Better Health: Smart Health Commentary Better Health (TM): smart health commentary

Article Comments

Unaccountable: A Book About The Underbelly Of Hospital Care

I met Dr. Marty Makary over lunch at Founding Farmers restaurant in DC about three years ago. We had an animated conversation about hospital safety, the potential contribution of checklists to reducing medical errors, and his upcoming book about the need for more transparency in the healthcare system. Marty was well dressed and soft spoken – sincere, and human. We exchanged business cards and wished each other luck in changing the healthcare system for the better. We were two doctors tilting at windmills.

Just two months ago my fiancé sent me a “must read” article from the Wall Street Journal. It was Marty’s provocative piece, “How To Stop Hospitals From Killing Us.” The article was an excellent primer for his book, “Unaccountable: What Hospitals Won’t Tell You And How Transparency Can Revolutionize Health Care” which I highly recommend (holiday gifts, anyone?)

Unaccountable is both horrifying and oddly optimistic. Marty describes case after case of medical errors, lapses in judgment, and near misses in the surgical suite. He exposes the cultural foibles of the medical and hospital hierarchy, leaving no dirty stone unturned. Surgical delinquents such as Dr. Hodad (“hands-of-death-and-destruction”) are presented with detached accuracy, along with a clear list of reasons why the system fails to prevent the Hodads of the world from operating.

From the micro (individual physician mistakes) to the macro (trends in hospital safety breakdowns), Marty turns to survey data to make sense of the shortcomings. Interestingly, hospital “culture” (rated by its own employees) is the most predictive of overall hospital safety performance. Detailed record keeping of surgical complication rates correlates strongly with how employees rate their hospital on three simple questions:

1. Would you have your operation at the hospital in which you work?

2. Do you feel comfortable speaking up when you have a safety concern?

3. Does the teamwork here promote doing what’s right for the patient?

Marty’s conclusion that culture is the defining factor in patient safety and satisfaction ratings is both accurate and squishy. It’s difficult to create a reproducible template for a healthy work culture, and yet good culture is the basis for the success of hospitals such as the Mayo Clinic. Individual hospitals, like individual surgeons, have different personalities and temperaments. Raising them to be upstanding citizens involves a combination of good parenting and good luck.

Because I think Marty is absolutely right about culture as the foundation for safe and effective care, I think he’s also overly optimistic about the potential success of strategies to reproduce caring hospital cultures. By his own admission, not even the Mayo Clinic “mother ship” in Rochester, MN, has been able to create the exact level of quality care in its sister hospitals in Scottsdale, AZ, and Jacksonville, FL. So how can we dramatically improve patient care on a national level? Marty suggests that we need to find ways to force hospitals to become more transparent in order to revolutionize healthcare. His ideas include:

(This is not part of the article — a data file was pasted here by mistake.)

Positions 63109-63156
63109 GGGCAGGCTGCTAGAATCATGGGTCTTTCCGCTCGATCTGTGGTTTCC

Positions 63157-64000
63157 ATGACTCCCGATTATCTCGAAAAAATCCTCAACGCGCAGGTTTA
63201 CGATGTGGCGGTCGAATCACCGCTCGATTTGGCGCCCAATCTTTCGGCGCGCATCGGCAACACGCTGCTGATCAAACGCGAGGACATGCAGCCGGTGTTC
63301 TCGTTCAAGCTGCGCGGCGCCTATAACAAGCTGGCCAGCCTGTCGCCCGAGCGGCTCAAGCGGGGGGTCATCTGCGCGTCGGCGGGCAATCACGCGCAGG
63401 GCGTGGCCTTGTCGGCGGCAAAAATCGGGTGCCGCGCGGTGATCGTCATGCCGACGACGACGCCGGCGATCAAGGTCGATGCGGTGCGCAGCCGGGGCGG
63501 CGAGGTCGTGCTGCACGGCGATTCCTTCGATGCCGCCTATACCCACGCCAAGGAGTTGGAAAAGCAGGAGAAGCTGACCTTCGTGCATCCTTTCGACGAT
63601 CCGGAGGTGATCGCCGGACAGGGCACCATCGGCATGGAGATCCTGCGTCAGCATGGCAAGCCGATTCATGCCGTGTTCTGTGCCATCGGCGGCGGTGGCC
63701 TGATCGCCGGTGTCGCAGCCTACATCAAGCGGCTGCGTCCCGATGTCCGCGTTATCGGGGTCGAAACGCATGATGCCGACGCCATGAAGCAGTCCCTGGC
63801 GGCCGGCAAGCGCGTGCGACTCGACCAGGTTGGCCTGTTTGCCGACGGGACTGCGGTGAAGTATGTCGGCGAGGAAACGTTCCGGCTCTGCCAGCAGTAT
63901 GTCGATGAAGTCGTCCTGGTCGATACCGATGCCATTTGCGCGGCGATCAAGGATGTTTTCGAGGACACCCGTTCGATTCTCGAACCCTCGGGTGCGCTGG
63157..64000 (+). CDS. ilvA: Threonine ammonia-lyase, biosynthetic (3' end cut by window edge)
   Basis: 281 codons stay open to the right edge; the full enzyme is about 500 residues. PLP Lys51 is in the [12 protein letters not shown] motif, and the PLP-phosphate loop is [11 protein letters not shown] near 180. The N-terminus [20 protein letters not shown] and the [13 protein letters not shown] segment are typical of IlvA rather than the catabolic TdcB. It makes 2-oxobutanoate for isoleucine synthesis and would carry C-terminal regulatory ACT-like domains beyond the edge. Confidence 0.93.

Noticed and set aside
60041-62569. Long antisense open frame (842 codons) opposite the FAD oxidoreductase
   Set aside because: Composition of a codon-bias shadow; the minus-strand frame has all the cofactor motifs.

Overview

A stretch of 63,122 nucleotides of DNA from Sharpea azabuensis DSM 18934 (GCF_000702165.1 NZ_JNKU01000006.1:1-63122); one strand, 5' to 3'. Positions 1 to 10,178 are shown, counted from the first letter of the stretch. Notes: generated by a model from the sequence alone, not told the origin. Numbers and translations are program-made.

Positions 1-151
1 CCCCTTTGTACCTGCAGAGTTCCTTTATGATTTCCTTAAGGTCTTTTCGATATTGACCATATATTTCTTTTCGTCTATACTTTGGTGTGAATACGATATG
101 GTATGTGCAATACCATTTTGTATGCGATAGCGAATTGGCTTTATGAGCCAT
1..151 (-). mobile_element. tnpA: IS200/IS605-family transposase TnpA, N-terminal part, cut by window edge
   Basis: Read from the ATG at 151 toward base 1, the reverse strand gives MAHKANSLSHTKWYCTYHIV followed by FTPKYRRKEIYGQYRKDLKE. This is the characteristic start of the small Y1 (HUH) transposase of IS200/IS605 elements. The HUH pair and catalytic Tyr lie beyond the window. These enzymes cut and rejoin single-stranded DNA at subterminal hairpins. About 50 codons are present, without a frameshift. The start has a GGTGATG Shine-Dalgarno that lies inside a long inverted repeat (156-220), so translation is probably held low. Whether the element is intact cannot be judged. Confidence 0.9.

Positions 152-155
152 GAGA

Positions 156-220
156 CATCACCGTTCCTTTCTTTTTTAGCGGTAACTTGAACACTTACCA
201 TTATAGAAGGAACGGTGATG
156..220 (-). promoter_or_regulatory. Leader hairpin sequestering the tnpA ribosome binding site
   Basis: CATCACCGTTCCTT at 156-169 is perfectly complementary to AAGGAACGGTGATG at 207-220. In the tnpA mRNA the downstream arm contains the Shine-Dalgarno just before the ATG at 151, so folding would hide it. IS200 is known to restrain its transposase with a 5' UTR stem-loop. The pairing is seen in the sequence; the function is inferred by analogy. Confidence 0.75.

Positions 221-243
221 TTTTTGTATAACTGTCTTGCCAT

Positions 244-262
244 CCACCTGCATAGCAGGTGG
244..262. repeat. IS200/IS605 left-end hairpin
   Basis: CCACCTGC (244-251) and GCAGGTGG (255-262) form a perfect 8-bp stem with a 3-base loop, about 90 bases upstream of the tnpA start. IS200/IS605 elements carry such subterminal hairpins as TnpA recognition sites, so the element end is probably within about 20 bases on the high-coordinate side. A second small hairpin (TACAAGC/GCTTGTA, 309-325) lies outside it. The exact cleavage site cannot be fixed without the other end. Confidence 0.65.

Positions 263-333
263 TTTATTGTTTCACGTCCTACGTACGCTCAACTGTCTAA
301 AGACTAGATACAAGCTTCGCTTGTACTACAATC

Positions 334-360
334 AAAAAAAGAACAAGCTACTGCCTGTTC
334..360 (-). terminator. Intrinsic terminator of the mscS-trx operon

1. Mandatory hospital public reporting of patient re-admissions, complication rates, and never events.

2. Adoption of check lists by surgical teams to reduce errors.

3. Installation of video cameras throughout hospital floors and surgical suites so that staff behaviors can be monitored more effectively (e.g. to enforce hand washing or identify surgeons who have high error rates).

4. Accessible and transferable medical records that put patients at the center of their documentation.

While these ideas have merit, I believe they will fall short of achieving our ultimate goals. In my view, a culture of accountability is not the same as a culture of caring. Adopting certain “Big Brother” (cf. #3 above) strategies to pressure staff to behave/perform appropriately is only going to force the Hodads underground. We need staff to genuinely care enough about their patients to gang up on the Hodads and kick them out of the hospital for good. Caring doesn’t happen at a national level, it is personal and local. That’s why individual hospitals must develop their unique cultures for themselves, with progress measured by responses to those staff questions about whether or not they’d want to be cared for at their own institution.

I agree with Marty that hospital data transparency might be the best antiseptic we have to scrub the underbelly of medicine, though the ultimate success of our procedures will always be culture and surgeon-dependent. And that’s something you can’t regulate from Washington.

***

Marty’s book is available for purchase at Amazon.com.

Check out your local hospital safety scores from LeapFrogGroup.


You may also like these posts

Read comments »


Comments are closed.

Return to article »

Latest Interviews

How To Make Inpatient Medical Practice Fun Again: Try Locum Tenens Work

It s no secret that most physicians are unhappy with the way things are going in healthcare. Surveys report high levels of job dissatisfaction burn out and even suicide. In fact some believe that up to a third of the US physician work force is planning to leave the profession…

Read more »

Caring For Winter Olympians In Sochi: An Interview With Team USA’s Chief Medical Officer Dr. Gloria Beim

I am a huge fan of the winter Olympics partly because I grew up in Canada where most kids can ski and skate before they can run and partly because I used to participate in Downhill ski racing. Now that I m a rehab physician with a reconstructed knee I…

Read more »